Transparency and Accountability
Examinations of transparency and accountability mechanisms relevant to the relationship between corporations and state agencies regarding personal data and other surveillance activities.
Featured in Transparency and Accountability
Joint Letter Concerning Bill C-59, National Security, and Human Rights
Citizen Lab researchers and other signatories highlight Bill C-59’s troubling implications for cybersecurity and human rights as they pertain to Canada’s signals intelligence activities and Canada’s human intelligence activities.
Ronald Deibert on the Governance of Digital Technology, Big Data, and the Internet
By now, issues of digital surveillance, government interference online, and programmatic targeting by businesses are common parlour talk. From Snowden to the recent and ongoing cases of government spying in Mexico, these acts have become a reality of the digital age. But what ethical, legal, and political questions and consequences lie at the intersection of digital governance and big data?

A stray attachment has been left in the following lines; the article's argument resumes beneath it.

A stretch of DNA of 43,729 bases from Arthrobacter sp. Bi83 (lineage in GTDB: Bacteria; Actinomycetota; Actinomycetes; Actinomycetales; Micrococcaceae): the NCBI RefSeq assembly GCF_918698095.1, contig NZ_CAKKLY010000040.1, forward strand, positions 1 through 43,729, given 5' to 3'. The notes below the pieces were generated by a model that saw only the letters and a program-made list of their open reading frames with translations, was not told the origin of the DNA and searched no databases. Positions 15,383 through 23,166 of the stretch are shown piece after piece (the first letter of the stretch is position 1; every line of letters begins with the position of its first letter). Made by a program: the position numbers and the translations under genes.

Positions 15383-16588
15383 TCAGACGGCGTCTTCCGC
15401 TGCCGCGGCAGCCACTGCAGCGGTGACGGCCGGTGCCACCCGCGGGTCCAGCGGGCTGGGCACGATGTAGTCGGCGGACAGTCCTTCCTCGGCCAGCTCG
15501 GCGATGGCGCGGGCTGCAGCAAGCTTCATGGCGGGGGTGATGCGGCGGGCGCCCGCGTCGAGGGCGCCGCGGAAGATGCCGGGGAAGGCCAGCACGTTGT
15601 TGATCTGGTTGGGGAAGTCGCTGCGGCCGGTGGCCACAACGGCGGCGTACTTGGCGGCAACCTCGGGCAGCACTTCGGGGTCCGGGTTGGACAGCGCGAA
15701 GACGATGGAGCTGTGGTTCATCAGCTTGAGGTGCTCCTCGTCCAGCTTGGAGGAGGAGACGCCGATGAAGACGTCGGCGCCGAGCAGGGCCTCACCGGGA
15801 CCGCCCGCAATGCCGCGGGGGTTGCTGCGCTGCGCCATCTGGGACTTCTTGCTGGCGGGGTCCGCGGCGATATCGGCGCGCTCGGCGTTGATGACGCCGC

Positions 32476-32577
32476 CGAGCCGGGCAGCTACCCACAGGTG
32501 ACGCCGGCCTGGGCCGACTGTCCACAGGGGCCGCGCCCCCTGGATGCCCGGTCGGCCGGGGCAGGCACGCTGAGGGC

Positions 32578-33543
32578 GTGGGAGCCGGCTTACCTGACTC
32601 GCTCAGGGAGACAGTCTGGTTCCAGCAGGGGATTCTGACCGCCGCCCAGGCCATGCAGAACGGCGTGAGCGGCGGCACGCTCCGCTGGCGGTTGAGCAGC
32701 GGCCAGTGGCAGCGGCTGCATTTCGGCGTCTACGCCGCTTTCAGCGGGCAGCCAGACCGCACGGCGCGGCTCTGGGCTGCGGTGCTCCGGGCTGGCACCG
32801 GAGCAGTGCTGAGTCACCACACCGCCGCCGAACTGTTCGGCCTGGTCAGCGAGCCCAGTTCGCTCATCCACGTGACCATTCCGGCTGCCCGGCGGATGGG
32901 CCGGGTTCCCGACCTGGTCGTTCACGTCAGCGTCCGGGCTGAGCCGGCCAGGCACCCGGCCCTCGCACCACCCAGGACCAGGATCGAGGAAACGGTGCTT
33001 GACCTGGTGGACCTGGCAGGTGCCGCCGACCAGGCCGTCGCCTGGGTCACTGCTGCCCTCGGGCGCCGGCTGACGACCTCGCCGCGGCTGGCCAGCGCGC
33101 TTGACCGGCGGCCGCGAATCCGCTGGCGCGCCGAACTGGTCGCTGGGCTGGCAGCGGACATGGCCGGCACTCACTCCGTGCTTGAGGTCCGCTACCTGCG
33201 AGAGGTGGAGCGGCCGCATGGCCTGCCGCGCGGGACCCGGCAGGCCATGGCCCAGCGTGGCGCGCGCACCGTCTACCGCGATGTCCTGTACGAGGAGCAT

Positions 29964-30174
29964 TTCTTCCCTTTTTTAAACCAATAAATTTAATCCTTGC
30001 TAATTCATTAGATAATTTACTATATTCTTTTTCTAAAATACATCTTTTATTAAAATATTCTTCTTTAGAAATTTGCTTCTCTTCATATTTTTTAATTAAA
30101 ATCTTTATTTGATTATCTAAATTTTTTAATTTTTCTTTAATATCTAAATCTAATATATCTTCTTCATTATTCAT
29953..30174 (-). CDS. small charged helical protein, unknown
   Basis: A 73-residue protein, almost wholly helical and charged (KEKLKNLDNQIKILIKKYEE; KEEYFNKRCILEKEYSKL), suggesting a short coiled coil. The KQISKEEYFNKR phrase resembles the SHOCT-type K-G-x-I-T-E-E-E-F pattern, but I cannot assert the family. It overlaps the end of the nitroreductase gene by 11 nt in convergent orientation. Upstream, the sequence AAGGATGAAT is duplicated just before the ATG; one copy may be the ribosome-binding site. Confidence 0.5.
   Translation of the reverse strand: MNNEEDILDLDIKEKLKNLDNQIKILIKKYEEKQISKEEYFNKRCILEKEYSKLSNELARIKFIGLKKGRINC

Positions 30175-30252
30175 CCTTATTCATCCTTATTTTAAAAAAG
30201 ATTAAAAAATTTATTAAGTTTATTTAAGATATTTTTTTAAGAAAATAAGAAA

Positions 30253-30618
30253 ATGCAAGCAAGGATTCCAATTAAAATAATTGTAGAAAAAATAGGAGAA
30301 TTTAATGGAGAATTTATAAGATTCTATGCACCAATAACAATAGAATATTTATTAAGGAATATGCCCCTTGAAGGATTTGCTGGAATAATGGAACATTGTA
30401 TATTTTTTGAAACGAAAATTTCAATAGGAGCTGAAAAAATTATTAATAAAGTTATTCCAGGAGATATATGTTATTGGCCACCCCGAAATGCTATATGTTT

Chris Parsons on the (in)effectiveness of voluntarily produced transparency reports
As more companies increasingly produce transparency reports, a pertinent question presents itself: how effective are they in altering bahaviour of both corporations and governments? In a recent paper for Business and Society, Citizen Lab’s Chris Parsons examines this in detail.
Canada’s National Security Consultation: Digital Anonymity & Subscriber Identification Revisited… Yet Again
In this post, we critically examine the Government of Canada’s proposal to indiscriminately access subscriber identity information that is possessed by telecommunications service providers. We conclude by arguing that the government has failed to justify its case for such access to the information.
IMSI Catcher Report Calls for Transparency, Proportionality, and Minimization Policies
This report investigates the surveillance capabilities of IMSI Catchers, efforts by states to prevent information relating to IMSI Catchers from entering the public record, and the legal and policy frameworks that govern the use of these devices. The report principally focuses on Canadian agencies but, to do so, draws comparative examples from other jurisdictions. The report concludes with a series of recommended transparency and control mechanisms that are designed to properly contain the use of the devices and temper their more intrusive features.